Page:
kernowecology.co.uk

invertebrate survey and conservation


 

Bee tower hamlets

In February I built these bee towers in my Garden. I have been surprised how quickly they have been used by bees and wasps.


By May bees are resident or present Osmia rufa, Osmia leania, Hylaeus hyalinatus and Megachile sp. By June further bees Anthrophora furcata and Anthidium manicatum are investigating holes but not shure they are going to be residents


5 Wasp species are either resident or have been prospecting Ancistrocerus sp. (prob oviventris). prob Trypoxylon attenuatum (Slender Wood Borer Wasp) prob Ectemnius continuus (a digger wasp) Chrysis ignita (a cuckoo wasp) Trychrisis cyanea (Ruby tailed wasp) and Sapgya quinquepunctata


Sapgya quinquepunctata I think is the only sighting in Cornwall since the 1970's, which illustrates how usefull such a intervention can be.


I have had tube based designs of bee houses on a shed for a number of years, but these are more diffficult to sit next to and observe. Another advantage of the bee tower block design is that the roof seems a really great place to land on to warm up and then either hunt or forage. The thermal heat sink aspect of the breeze blocks makes them also really attractive.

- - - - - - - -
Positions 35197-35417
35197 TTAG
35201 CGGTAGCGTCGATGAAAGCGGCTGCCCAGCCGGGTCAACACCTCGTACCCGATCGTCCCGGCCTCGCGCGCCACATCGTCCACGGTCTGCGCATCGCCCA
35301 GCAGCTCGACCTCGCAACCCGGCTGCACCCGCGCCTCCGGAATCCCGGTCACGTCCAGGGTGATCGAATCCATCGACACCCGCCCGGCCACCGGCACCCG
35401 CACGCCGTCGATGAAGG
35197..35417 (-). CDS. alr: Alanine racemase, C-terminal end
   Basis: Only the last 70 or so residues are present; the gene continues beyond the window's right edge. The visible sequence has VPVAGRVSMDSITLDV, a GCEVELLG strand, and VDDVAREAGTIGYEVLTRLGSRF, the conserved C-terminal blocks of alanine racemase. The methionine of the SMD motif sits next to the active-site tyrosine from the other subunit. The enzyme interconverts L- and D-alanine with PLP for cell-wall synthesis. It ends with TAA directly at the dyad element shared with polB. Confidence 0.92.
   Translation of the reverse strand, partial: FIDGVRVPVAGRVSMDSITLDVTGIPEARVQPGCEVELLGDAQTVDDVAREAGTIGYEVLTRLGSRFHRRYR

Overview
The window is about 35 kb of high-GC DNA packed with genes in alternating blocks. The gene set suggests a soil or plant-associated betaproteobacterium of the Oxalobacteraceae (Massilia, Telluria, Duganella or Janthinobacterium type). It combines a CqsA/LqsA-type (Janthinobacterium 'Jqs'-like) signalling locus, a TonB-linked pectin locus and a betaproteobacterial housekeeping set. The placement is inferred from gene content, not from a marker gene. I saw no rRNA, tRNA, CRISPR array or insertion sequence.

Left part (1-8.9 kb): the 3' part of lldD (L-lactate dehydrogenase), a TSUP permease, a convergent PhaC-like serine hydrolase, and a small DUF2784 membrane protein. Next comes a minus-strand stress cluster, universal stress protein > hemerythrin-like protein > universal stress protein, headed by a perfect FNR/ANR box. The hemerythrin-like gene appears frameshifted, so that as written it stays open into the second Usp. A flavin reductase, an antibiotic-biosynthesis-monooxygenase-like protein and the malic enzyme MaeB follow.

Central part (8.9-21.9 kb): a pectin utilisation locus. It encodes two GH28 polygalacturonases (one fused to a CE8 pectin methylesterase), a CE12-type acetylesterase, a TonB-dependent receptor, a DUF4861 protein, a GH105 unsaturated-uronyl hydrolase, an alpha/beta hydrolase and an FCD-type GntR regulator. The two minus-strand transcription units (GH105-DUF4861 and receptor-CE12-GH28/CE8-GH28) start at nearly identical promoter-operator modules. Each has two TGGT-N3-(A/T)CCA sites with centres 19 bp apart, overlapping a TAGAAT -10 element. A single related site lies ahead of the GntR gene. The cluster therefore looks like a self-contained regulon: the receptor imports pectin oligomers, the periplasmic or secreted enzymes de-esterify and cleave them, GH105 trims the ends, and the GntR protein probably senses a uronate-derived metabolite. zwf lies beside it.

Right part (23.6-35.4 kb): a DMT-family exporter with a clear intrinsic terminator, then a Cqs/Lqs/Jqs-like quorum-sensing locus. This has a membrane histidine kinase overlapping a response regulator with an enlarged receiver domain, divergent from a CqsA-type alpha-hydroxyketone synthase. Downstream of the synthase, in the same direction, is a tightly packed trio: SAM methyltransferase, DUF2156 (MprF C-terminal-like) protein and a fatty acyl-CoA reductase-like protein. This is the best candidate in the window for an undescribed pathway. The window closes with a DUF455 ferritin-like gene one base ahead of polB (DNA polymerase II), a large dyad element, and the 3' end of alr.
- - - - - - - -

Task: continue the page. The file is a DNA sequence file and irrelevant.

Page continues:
How to make them.


Get a few half or complete breeze blocks. NOT the heavy concrete things but the lighter insulation ones may be called thermalite. Stack them so they wont fall down. Drill into the southern faces with a range of drill bits 3mm -10mm.

 

Breeze blocks are porous so you need to keep bees dry. So put an overhanging slate with a heavier stone on top.




Philips bee houses

Philip Hambly designed some alternative houses 

"First I cut the blocks with handsaw to shape the roof, then stuck the slates on with Gripfill.

Knock the wooden stake in with sledgehammer, then drill 1/2 inch hole vertically down into the centre of the stake about 5 inches deep. 

Have some round 1/2 inch round iron bar about 11 inches long and drop it into the hole drilled into the stake leaving 6inches sticking up. 

Have some 6 x 1 inch tanalised plank, cut it to the length of your block base, drill a 1/2 inch in the centre and drop that down over the iron bar to support the block.  

Finally drill 1/2 inch hole in the centre of the base of your block and just drop that onto the iron bar.   You can lift it off whenever you need to. "        

"Simples"  BW  Philip


John Fosters bee flats and the construction enginner

jonbeehouses

The bee flats


 

 

For info on meadows and wildlife gardening
see bee lawns



 Philips bee house

John fosters double bee flats note ridge tile